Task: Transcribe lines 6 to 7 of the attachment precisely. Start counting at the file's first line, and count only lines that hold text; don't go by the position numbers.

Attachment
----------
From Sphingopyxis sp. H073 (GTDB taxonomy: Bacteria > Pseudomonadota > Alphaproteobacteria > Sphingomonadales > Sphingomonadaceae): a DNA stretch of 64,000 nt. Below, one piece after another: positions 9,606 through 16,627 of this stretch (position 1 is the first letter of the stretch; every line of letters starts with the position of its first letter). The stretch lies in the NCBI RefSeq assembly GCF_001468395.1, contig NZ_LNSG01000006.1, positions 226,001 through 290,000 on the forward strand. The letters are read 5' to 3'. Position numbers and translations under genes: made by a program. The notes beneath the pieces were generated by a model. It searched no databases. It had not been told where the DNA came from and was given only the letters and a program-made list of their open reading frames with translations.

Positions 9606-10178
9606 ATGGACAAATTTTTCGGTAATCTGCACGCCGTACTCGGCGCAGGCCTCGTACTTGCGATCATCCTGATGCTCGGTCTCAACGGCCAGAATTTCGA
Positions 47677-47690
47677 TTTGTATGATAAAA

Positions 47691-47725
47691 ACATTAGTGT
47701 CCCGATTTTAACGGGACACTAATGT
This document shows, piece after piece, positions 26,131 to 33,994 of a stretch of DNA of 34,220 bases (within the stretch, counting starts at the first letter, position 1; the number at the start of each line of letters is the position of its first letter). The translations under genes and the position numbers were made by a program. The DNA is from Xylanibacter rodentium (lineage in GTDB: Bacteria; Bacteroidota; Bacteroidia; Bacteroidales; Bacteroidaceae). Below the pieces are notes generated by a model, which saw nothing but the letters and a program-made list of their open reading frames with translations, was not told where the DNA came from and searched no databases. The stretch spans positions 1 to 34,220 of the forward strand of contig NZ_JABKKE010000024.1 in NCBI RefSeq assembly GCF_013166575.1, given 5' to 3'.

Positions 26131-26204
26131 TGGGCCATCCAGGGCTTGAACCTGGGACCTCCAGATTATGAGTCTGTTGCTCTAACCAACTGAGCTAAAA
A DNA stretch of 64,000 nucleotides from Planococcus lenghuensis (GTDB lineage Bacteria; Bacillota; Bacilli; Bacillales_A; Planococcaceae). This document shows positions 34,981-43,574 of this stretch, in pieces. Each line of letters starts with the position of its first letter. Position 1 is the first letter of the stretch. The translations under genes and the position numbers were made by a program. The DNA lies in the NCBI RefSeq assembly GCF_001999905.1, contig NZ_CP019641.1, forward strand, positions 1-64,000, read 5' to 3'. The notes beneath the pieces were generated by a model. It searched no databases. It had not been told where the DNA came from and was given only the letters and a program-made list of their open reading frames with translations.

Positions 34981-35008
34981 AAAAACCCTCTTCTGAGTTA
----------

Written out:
Positions 47691-47725
47691 ACATTAGTGT